President Barack Obama defended his decision to delay the employer mandate portion of the Affordable Care Act, saying it was within his power to do so and serves as a way to provide administrative relief to the majority of businesses that are already providing health insurance to their employers.
"Businesses came to us and said, listen, we were supportive of providing health insurance to employees, in fact, we provide health insurance to our employees; we understand you want to get at the bad actors here, but are there ways to provide us some administrative relief?" Obama said in a wide-ranging interview with the New York Times published over the weekend.
"And what we said was, given that that is not critical to standing up the marketplaces where people are going to actually be able to buy lower-cost, high-quality insurance and get the tax credits that make it affordable for them, we thought it made sense to give another year not only for companies to prepare, but also for us to work with Treasury and others to see if there are just ways we can make this a little bit simpler for companies who are already doing the right thing."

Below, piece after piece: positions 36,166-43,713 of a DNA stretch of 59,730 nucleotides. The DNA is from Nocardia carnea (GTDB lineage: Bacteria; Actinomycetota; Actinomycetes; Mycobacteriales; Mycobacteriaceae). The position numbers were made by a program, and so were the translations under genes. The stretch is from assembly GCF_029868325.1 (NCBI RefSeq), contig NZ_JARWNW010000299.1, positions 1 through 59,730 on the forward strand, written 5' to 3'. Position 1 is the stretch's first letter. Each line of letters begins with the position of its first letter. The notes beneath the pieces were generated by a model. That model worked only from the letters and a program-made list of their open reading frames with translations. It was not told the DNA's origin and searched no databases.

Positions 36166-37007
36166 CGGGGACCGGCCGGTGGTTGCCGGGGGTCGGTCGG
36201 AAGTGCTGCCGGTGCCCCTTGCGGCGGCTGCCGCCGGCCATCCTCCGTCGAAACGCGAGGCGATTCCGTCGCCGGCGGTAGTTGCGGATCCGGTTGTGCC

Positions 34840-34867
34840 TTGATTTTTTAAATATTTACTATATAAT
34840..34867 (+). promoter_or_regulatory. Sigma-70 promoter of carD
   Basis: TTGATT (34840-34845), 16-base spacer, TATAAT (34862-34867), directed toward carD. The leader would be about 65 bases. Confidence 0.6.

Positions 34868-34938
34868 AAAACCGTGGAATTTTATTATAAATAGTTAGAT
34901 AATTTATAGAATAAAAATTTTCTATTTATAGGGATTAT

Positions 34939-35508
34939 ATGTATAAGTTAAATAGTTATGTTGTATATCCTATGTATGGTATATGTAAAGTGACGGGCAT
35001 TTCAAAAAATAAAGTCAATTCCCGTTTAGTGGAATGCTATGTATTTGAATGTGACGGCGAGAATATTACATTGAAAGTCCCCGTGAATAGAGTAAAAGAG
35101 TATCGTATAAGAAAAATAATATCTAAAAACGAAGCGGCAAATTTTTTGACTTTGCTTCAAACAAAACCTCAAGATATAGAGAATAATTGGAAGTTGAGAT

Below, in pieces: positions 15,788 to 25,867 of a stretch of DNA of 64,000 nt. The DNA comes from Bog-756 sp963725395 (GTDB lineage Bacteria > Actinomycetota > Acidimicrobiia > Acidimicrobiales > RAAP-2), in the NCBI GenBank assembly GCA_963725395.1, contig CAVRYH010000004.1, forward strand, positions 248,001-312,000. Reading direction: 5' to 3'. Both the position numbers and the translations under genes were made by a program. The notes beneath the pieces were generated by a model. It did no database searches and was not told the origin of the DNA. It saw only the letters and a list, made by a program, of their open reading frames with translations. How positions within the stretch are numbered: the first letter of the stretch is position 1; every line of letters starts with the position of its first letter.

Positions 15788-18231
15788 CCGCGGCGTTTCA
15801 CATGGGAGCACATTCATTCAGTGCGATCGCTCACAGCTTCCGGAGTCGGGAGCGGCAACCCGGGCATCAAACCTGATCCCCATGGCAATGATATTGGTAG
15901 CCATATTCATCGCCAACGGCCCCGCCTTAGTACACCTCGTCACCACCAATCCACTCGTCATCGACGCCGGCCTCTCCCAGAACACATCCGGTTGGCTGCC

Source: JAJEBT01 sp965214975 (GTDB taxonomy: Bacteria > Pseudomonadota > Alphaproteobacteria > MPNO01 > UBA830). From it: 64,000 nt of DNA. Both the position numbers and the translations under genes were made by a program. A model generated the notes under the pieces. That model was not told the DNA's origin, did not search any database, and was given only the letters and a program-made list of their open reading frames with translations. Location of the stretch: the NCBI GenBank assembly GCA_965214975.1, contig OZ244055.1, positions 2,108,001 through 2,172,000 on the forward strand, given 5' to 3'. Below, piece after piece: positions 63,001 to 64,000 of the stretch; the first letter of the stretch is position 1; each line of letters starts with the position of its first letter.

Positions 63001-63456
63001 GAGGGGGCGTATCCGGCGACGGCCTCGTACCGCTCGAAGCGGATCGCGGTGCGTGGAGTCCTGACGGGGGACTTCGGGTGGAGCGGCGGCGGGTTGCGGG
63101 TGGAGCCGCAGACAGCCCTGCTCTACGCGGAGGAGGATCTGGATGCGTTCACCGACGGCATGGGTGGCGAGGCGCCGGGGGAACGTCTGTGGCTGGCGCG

When the interviewer, Jackie Calmes, asked Obama if he was acting within his executive power to unilaterally delay the employer mandate, Obama said he wasn't concerned with Congress' opinion on the matter, alluding to the fact that he is a constitutional lawyer.
"If Congress thinks that what I’ve done is inappropriate or wrong in some fashion, they’re free to make that case," Obama said. "But there’s not an action that I take that you don't have some folks in Congress who say that I'm usurping my authority. Some of those folks think I usurp my authority by having the gall to win the presidency. And I don't think that's a secret. But ultimately, I’m not concerned about their opinions -- very few of them, by the way, are lawyers, much less constitutional lawyers."
Read the entire interview here.
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